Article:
The technology could potentially revolutionize the DSP chips found in AV hardware, printers, and other devices that need dedicated media processing, giving them the power to decode higher-resolution videos or multi-channel sound with less effort; the chipmaking technique should also translate to generalized chips like CPUs, HP says. The company says real-world devices should be ready in as little as a year.
Seagate today unveiled a new version of its Savvio hard drive that it says is the world's fastest hard drive. Though it spins at the same 15,000RPM speed as the fastest desktop hard drives, the Savvio 15K is even quicker to access information due to its smaller, 2.5-inch frame: data can be found in as little as 2.9ms, Seagate claims. Though not immediately intended for notebooks, the updated Savvio's similar characteristics also make it more power-efficent than its larger counterparts and consumes only 5.8 watts at idle versus the 8.4 or more seen on the desktop. HP says it has already begun shipping ProLiant servers with the drive in 36GB or 73GB models, and Seagate has also updated its more modest 10K RPM drives with the 146GB Savvio 10K.2. [via DailyTech]
Sony this morning launched a sweeping series of performance upgrades in Japan for its VAIO notebooks in preparation for the increased demands of Windows Vista. All three of the company's ultraportable systems -- the 12-inch VAIO G (pictured), 11-inch TX-series, and the hard disk-based UX-series MPC -- can now use the faster, 1.33GHz ultra-low voltage Core Solo as an option to improve speed without a tangible impact on battery life. Storage has also been increased on the G and TX lines to 100GB.
The company also upgraded its C-series in the southeast Asian country with the option of a GeForce Go 7400 graphics chip, which helps the 13.3-inch widescreen better accelerate video in Windows Vista Home Premium. Most models will be available January 30th, though Sony says the G series will ship slightly later in the first half of February. North American revisions are expected soon.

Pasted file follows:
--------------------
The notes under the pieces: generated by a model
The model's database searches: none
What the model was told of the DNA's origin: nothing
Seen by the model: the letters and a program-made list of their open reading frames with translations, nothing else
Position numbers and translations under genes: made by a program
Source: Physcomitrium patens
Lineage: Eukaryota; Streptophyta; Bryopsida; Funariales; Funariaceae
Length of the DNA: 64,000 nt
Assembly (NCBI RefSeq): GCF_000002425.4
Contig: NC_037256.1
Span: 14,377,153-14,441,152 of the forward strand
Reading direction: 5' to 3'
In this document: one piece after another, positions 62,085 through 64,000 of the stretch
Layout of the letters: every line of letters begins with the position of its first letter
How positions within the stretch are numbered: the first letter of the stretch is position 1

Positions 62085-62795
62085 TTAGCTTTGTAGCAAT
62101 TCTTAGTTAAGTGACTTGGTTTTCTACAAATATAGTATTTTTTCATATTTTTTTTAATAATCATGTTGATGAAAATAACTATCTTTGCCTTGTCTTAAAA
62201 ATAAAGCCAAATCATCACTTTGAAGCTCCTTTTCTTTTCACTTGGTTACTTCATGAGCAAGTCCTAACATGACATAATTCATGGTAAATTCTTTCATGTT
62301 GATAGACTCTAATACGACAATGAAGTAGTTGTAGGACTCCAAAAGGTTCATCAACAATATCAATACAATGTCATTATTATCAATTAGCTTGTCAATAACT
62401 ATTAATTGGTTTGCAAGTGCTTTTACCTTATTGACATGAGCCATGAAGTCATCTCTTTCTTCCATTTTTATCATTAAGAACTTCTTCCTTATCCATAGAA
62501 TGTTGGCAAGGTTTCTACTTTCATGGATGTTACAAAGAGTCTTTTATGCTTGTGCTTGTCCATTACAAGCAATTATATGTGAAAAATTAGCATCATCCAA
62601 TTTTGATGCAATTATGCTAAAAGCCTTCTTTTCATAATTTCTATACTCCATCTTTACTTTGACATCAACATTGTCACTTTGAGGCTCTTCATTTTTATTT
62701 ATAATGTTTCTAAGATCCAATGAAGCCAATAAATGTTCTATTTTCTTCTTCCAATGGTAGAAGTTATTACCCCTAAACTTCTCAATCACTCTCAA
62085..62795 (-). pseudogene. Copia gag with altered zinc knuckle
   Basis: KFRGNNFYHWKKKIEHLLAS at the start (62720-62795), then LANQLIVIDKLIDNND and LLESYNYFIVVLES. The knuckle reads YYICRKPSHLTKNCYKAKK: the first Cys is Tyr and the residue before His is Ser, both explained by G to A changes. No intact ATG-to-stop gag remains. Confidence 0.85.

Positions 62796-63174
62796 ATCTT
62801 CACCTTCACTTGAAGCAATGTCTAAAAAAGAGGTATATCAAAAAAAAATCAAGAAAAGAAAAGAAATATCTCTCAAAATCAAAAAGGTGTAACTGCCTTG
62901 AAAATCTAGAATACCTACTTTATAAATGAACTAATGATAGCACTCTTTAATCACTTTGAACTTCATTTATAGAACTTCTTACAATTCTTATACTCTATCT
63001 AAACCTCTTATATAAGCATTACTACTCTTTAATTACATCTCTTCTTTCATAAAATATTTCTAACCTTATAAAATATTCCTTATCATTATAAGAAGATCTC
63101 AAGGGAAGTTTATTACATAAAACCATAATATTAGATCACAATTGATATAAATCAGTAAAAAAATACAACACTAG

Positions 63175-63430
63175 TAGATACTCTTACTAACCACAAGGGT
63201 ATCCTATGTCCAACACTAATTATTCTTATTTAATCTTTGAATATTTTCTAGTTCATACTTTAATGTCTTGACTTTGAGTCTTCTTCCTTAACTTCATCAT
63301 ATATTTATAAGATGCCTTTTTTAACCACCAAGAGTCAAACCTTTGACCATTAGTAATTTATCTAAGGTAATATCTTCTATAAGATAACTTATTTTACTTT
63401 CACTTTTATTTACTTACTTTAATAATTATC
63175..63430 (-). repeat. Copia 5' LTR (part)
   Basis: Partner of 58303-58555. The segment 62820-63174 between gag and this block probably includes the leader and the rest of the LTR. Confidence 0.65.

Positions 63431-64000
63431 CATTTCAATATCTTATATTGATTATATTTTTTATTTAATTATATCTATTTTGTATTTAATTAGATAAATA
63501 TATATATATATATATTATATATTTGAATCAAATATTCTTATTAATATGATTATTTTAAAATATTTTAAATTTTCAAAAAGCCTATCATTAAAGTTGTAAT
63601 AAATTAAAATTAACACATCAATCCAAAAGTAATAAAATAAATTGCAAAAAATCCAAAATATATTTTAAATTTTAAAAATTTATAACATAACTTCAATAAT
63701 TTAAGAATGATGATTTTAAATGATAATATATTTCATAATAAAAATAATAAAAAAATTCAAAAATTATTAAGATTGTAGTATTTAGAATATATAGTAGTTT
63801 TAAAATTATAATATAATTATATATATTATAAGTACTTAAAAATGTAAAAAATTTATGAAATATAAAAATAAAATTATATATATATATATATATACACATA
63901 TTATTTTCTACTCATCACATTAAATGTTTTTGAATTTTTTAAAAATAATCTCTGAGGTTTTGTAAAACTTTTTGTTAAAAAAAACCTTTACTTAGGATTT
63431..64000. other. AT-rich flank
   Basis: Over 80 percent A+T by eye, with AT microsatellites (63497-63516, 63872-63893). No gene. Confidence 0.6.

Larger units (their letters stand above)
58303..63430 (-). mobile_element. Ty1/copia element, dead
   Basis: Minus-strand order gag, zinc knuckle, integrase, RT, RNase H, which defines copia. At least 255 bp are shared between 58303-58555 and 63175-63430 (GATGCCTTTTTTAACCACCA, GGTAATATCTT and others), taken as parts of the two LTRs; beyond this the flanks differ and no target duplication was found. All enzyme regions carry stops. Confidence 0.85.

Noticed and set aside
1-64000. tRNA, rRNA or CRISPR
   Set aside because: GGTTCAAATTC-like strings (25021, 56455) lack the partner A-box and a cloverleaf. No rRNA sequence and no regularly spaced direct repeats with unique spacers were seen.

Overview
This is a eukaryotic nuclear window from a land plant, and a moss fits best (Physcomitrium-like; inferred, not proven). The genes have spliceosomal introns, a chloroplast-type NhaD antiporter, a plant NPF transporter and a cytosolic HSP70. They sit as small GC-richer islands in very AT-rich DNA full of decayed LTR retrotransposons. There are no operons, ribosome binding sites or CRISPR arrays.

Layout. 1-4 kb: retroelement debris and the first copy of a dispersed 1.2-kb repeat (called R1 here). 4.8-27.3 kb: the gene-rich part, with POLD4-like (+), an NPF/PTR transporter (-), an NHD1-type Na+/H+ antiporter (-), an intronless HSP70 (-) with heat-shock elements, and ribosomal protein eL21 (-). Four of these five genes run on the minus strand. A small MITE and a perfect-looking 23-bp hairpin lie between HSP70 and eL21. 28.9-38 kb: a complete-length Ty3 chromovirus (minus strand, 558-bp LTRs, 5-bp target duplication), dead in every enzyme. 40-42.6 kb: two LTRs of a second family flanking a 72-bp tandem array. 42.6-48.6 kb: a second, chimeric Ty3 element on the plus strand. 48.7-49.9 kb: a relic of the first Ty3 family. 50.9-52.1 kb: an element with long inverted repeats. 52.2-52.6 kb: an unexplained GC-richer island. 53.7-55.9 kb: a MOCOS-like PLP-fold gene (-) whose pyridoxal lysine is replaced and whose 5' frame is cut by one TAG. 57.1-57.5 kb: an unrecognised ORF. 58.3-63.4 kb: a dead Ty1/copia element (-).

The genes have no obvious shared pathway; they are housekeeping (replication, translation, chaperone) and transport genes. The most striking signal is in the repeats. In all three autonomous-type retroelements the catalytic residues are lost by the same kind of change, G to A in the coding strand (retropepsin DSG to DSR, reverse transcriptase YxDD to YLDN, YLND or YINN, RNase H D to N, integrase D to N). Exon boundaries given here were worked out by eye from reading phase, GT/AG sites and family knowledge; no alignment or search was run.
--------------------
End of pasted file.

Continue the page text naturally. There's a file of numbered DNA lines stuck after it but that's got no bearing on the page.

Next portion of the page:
Bodelin today released the webcam accessory Eye 2 Eye, an attachment that hopes to address the frequent disconnect in video chats between the position of the camera and the chat window below, which often forces participants to look away from the participant and miss important non-verbal aspects of the conversation. The Eye 2 Eye relies on a two-way mirror that projects the video chat window at the level of the camera and keeps the viewer involved in the convesation. The mounting system is available both in versions for built-in webcams on notebooks as well as external models; the latter will even fit unconventionally-shaped cameras such as Apple's iSight, the company says. The Eye 2 Eye can also be used as a separate teleprompter through software to let podcasters properly focus on the camera while reading their scripts. Both models will ship on January 22nd for $99.
HP on Tuesday began updating its extensive notebook line in advance of Windows Vista. Having already announced the Vista-equipped tx1000 tablet, the company today switched its attention to its larger entertainment portables. The new dv6200t (pictured) starts with Vista Home Basic and has seen its base specifications boosted to a 1.73GHz Celeron M (up from 1.6GHz) and a larger 80GB hard drive; the system can be configured with as much as a 2GHz Core 2 Duo, 2GB of RAM, a 200GB drive and GeForce Go 7400 graphics.
In the desktop replacement is the dv9200t, HP's newly refreshed desktop replacement. The upgraded version of the dv9000 sees an upgrade to a minimum 1.66GHz Core 2 Duo (from a 1.73GHz Core Duo), a doubling of memory to 1GB, and an increase in storage from 80GB to 120GB. It as well as the dv6200t will go on sale first in Japan on January 29th, a day in advance of the global Windows Vista launch. North American versions are expected shortly. [via Impress Watch]
Bluetooth speakers aren't only for listening to some music at the park or on a long bus ride, but can also be built with tablets in mi ...Epson PowerLite Home Cinema 2030 projector
With high-definition televisions now the standard, 4K televisions becoming the next big thing, and plasma TVs going the way of the din ...Life n Soul 8 Driver Bluetooth headphones
When it comes to music on the go, consumers generally have some options to consider when looking for the best experience. While Blueto ...